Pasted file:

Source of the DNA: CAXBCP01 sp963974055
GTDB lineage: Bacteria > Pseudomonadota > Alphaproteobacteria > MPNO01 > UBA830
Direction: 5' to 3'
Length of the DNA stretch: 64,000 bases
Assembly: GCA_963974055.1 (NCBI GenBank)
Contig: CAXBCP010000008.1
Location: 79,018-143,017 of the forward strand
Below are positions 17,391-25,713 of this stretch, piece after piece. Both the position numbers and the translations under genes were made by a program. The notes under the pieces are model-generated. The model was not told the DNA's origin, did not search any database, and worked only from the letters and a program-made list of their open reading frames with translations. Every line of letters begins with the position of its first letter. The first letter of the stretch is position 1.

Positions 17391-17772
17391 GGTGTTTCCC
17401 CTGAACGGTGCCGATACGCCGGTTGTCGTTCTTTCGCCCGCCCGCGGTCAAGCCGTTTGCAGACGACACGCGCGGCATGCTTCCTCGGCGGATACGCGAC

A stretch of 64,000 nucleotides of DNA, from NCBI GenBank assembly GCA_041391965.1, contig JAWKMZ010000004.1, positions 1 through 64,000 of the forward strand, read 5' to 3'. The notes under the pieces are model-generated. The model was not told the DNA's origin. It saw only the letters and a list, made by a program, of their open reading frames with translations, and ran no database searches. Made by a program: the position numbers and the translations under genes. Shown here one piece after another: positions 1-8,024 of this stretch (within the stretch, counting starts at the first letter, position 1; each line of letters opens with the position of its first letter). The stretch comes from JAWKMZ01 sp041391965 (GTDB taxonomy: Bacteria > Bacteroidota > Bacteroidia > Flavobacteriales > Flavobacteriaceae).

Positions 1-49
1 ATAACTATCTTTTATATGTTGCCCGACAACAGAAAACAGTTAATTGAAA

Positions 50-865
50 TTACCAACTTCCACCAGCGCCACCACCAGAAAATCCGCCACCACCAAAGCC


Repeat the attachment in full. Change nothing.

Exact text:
Source of the DNA: CAXBCP01 sp963974055
GTDB lineage: Bacteria > Pseudomonadota > Alphaproteobacteria > MPNO01 > UBA830
Direction: 5' to 3'
Length of the DNA stretch: 64,000 bases
Assembly: GCA_963974055.1 (NCBI GenBank)
Contig: CAXBCP010000008.1
Location: 79,018-143,017 of the forward strand
Below are positions 17,391-25,713 of this stretch, piece after piece. Both the position numbers and the translations under genes were made by a program. The notes under the pieces are model-generated. The model was not told the DNA's origin, did not search any database, and worked only from the letters and a program-made list of their open reading frames with translations. Every line of letters begins with the position of its first letter. The first letter of the stretch is position 1.

Positions 17391-17772
17391 GGTGTTTCCC
17401 CTGAACGGTGCCGATACGCCGGTTGTCGTTCTTTCGCCCGCCCGCGGTCAAGCCGTTTGCAGACGACACGCGCGGCATGCTTCCTCGGCGGATACGCGAC

A stretch of 64,000 nucleotides of DNA, from NCBI GenBank assembly GCA_041391965.1, contig JAWKMZ010000004.1, positions 1 through 64,000 of the forward strand, read 5' to 3'. The notes under the pieces are model-generated. The model was not told the DNA's origin. It saw only the letters and a list, made by a program, of their open reading frames with translations, and ran no database searches. Made by a program: the position numbers and the translations under genes. Shown here one piece after another: positions 1-8,024 of this stretch (within the stretch, counting starts at the first letter, position 1; each line of letters opens with the position of its first letter). The stretch comes from JAWKMZ01 sp041391965 (GTDB taxonomy: Bacteria > Bacteroidota > Bacteroidia > Flavobacteriales > Flavobacteriaceae).

Positions 1-49
1 ATAACTATCTTTTATATGTTGCCCGACAACAGAAAACAGTTAATTGAAA

Positions 50-865
50 TTACCAACTTCCACCAGCGCCACCACCAGAAAATCCGCCACCACCAAAGCC